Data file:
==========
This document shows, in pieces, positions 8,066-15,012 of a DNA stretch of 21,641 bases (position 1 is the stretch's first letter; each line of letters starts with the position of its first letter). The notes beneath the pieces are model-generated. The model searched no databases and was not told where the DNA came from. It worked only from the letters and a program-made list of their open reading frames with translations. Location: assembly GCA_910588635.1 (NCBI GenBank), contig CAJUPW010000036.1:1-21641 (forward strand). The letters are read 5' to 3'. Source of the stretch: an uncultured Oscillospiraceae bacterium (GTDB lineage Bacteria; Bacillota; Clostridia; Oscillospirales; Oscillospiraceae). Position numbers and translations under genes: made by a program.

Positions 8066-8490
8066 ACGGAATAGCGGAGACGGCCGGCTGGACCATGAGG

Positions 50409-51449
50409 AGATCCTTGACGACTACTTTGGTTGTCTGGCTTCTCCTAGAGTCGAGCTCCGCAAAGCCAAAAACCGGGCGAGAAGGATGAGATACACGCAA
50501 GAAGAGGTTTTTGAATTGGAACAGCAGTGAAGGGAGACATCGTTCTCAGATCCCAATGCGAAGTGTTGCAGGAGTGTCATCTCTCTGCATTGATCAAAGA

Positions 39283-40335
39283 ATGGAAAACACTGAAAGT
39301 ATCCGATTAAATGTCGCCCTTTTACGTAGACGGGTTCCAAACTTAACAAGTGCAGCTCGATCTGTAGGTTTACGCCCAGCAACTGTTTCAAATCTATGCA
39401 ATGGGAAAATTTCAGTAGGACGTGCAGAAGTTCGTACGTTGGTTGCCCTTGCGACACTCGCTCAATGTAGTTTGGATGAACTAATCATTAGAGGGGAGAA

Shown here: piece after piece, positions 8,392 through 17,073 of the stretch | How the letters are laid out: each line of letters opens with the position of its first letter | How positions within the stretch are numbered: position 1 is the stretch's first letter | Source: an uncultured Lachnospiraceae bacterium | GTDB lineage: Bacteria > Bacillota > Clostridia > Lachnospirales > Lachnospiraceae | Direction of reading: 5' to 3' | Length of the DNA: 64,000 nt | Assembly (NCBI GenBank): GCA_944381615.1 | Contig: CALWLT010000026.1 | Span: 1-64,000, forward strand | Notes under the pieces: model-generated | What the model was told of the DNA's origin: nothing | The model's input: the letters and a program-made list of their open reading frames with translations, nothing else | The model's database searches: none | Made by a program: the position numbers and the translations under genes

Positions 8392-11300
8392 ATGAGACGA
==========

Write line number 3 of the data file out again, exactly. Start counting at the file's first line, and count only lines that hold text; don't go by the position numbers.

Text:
8066 ACGGAATAGCGGAGACGGCCGGCTGGACCATGAGG